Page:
daverupa wrote:There can be no convincing evidence given to one who is suspicious of the standards of evidence being used. Those who disagree with the scientific consensus must argue against either the science itself, or the motives for the consensus. Therefore, this discussion might usefully continue (elsewhere) as a general foray into epistemology with a focus on what it means to have "good evidence" for something.
You're trying to draw lines in the sand while the tides coming in. Science just
means knowledge, so talking about science is not a "foray" into epistemology. It is
empistemology! "Suspicion"/scepticism (not to be confused with absolute dout) is a necessary condition for good
science. Have you ever taken a course in statistics, resarch methods, philosophy of science, the history of science? I have. I'm not just blowing smoke. That's why it's so easy
for me to spot bad
science (and my masters degree is a masters of science
). Your "point" amounts to no more than an inappropriate use of an argumentum ad populum unlike my appropriate use of an argumentum ad verecundiam.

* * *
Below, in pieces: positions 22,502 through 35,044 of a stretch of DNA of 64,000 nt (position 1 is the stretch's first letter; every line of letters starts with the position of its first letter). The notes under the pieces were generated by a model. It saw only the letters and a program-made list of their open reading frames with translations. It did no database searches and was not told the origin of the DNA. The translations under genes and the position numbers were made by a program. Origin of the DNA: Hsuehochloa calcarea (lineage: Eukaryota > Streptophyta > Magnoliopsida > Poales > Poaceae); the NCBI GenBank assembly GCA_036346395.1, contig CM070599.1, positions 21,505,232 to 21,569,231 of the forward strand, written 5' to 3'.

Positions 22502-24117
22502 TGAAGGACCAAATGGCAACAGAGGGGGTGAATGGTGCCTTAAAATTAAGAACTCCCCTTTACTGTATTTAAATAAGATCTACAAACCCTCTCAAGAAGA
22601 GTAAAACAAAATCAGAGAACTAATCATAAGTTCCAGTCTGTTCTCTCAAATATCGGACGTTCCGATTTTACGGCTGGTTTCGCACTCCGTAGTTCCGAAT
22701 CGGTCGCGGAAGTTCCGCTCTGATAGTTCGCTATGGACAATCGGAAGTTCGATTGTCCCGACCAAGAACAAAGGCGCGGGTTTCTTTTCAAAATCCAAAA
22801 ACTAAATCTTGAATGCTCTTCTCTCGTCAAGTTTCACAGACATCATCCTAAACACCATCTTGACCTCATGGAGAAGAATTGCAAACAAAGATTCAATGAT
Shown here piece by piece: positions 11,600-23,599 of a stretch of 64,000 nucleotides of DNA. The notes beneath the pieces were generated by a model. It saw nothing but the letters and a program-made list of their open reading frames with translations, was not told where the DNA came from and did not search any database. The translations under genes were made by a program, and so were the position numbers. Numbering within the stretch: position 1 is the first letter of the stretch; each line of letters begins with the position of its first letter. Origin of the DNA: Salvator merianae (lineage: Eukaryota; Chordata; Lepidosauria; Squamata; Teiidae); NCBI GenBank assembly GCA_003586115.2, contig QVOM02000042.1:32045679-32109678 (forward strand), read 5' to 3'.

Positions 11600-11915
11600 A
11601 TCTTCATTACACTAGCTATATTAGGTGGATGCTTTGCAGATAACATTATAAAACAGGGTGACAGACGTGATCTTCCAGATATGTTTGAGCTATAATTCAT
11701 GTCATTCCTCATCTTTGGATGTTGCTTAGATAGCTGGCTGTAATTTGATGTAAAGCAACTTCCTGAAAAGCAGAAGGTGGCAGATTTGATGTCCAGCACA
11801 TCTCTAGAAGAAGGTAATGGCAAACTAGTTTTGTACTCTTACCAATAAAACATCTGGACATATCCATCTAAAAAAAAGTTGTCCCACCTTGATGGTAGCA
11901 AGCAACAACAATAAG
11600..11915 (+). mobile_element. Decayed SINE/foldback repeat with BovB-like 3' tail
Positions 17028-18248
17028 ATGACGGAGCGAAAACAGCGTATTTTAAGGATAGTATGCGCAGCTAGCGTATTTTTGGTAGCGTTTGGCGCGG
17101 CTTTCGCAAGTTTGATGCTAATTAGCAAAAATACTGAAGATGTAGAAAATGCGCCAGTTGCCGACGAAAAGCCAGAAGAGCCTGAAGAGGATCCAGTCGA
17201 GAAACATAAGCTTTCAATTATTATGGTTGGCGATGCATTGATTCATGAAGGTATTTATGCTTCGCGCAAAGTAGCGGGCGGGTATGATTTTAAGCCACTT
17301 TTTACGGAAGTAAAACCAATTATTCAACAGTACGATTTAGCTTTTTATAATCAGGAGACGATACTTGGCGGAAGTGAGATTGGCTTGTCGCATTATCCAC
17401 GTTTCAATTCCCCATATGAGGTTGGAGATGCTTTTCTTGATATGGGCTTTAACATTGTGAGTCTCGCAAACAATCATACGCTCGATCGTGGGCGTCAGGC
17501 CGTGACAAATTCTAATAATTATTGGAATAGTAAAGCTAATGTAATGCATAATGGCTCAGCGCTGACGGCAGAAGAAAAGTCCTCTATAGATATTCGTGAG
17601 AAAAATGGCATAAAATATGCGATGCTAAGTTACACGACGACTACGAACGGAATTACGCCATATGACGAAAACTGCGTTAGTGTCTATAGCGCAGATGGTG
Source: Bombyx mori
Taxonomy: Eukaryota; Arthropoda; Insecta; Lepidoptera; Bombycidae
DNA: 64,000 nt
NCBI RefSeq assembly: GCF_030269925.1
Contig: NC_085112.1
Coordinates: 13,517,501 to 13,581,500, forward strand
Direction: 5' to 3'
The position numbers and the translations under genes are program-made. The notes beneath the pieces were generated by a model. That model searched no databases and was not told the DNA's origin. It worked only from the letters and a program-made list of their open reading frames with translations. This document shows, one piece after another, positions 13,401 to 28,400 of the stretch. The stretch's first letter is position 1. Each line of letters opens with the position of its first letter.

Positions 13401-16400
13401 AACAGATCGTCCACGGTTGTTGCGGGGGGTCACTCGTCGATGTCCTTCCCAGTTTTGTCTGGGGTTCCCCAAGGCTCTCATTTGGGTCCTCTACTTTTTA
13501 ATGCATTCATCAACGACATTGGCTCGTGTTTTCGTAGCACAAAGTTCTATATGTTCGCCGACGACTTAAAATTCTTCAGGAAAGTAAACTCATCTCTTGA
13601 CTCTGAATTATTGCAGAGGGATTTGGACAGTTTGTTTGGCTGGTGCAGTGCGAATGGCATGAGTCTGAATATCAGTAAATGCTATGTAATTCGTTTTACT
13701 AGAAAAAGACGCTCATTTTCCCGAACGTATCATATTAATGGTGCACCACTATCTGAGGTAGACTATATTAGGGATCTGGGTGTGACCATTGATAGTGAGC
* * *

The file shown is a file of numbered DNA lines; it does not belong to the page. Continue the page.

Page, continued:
If scientific consensus and peer review were "the gold standard of science" (
) we'd still be believing with most scientiists/epistemologists in the 1600s that the earth is motionless. Galileo disproved Aristotle's physics--which held that heavy objects fall faster than lighter ones, in direct proportion to weight--with his famous Tower of Pisa experiments, which flew in the face of the then accepted "scientifc consensus."
daverupa wrote:Otherwise, I find that conspiracy theories render the individual who holds them incapable of equanimous conversation. It's definitely the third and worst field to hope seed will take root within.
This devloves to name-calling via defamation innuendo. Scepticism, iteration, critical thinking and counter-induction are necessary for good
science/epistemology. Conclusiveness is the enemy of knowledge. So please stop mis-labelling things that appeaar
contrary to your precious opinions. Calling things you merely disagree with "conspiratorial" itself inhibits "equanimous conversation."